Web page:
Compiling Rust code on UT

  • I recently started reading and learning Rust coding from the online book: The Rust Language Book, and while out one day on the train I wanted to tinker with code on my phone.

    What follows is a fully try-at-your-own-risk affair as I do not fully understand what goes on... but I can now compile Rust code on my phone.


    I downloaded the installer at:

    Run it from the terminal, and it neatly installs in ~/.cargo, and it seems to persist system updates.

    But then there was an error about missing 'cc linker'. Some research led me to installing 'gcc-multilib', which is where it gets a bit more complicated. I had to let apt 'breath' as they say and then it installed fine. Then rust works!

    Fizz Buzz written and complied on an UT phone.

    ***** edit *****
    figured out the image

  • Would probably be a bit better to do this in a libertine container. Then you can install any necessary dependencies with apt, without having to worry about them going away on updates, or dealing with filesystem size issues (unless you've filled up the data storage on your phone).

  • I'm looking into how to do it by installing gcc-multilib to ~/

    A libertine container is just going to make everything more complex as I would need Rust, gcc-multilib, and a terminal emulater installed in the container... and then the osk doesn't always work so great in a container. I know the libertine way is the reccomended approach for many things, but Libertine isn't exactly a working solution to much of anything, more just a bunch of layers of complication.

    Really I just need to figure out the 'cc linker' part as most of gcc-multilib is superfluous to Rust.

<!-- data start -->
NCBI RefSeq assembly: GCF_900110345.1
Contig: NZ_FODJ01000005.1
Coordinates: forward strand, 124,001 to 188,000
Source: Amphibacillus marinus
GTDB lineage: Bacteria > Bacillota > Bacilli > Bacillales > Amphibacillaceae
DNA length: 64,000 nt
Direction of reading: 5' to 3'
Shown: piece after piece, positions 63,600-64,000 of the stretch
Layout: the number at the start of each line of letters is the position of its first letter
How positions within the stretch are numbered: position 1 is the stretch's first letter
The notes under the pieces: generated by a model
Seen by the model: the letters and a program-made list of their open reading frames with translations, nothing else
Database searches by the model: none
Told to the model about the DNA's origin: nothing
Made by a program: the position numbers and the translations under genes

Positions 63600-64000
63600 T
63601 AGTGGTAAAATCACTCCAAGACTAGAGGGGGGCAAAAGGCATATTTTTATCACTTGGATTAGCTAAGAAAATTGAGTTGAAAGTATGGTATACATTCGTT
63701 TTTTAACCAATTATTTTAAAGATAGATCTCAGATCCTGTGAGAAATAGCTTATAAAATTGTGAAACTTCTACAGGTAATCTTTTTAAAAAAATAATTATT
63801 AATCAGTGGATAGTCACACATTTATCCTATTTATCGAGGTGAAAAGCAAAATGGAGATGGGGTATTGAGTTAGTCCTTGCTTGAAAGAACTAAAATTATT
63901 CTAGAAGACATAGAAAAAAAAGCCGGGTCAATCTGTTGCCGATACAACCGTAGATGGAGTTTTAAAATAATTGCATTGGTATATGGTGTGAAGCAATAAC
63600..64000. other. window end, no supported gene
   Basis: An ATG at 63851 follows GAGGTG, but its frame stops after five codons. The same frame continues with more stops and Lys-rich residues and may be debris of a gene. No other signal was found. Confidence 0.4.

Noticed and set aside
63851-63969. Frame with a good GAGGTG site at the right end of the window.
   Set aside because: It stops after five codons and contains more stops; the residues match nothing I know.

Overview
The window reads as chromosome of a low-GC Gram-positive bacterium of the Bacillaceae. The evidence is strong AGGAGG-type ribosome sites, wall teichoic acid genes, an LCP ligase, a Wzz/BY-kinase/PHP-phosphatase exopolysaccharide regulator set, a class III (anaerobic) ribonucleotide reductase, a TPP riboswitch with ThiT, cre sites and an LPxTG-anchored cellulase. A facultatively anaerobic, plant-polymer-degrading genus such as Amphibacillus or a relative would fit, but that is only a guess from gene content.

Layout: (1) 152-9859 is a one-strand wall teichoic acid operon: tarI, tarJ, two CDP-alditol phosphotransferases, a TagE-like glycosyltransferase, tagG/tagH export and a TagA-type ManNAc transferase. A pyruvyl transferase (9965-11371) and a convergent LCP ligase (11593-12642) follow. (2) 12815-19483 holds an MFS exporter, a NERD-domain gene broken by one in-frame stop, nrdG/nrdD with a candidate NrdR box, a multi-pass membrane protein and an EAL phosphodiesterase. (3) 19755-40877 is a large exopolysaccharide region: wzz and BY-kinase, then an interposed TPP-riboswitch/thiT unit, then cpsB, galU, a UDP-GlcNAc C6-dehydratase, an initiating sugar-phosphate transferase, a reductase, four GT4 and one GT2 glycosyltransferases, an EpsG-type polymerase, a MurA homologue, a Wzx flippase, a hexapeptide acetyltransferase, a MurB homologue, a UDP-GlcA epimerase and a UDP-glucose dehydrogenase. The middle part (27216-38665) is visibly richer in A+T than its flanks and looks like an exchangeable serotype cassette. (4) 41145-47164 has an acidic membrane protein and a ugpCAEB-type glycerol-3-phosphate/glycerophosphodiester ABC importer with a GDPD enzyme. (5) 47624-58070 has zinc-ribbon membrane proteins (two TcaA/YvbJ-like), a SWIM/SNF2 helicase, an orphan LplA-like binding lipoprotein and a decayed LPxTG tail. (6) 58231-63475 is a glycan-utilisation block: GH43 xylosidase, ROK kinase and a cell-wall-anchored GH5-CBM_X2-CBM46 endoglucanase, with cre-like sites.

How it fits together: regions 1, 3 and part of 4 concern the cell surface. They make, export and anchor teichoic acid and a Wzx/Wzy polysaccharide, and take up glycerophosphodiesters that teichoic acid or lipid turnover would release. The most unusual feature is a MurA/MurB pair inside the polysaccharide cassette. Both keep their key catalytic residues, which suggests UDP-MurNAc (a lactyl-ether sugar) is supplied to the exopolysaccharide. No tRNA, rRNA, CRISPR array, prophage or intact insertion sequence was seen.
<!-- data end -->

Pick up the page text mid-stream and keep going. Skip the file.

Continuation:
• @Giiba said

    and a terminal emulater installed in the container... and then the osk doesn't always work so great in a container

    Why would you need a terminal emulator installed in the container

  • Tis the only way I know how to issue command line commands...

  • @Giiba No, you can use the main terminal app instead if you're only using CLI tools in the container. See

  • @dobey So, some tools can be installed and contained in the container, but it can be accessed from the normal UT terminal app?

    And, instead OP was trying to either directly install the tools to the terminal app (outside of a container), or install a terminal emulator inside a Libertine container and then use the tools within that (like a terminal within a terminal)?

  • @mirroronthewall
    Your understanding is correct

  • @dobey said in Compiling Rust code on UT:

    @Giiba No, you can use the main terminal app instead if you're only using CLI tools in the container. See

    Now that we talk about this, I'm thinking ... Why not append the bin folders from the libertine container to the PATH variable ... That would be even easier and more seemless to use the cli tools that are installed in the container than the shell access from the docs ... Any downsides/risks?

  • That would only work for statically compiled executables. Or possibly also for executables that only depend on libraries that happen to be installed on the host system. It would not work for executables that make use of libraries that are installed in the container, but not available outside the container, or have different versions.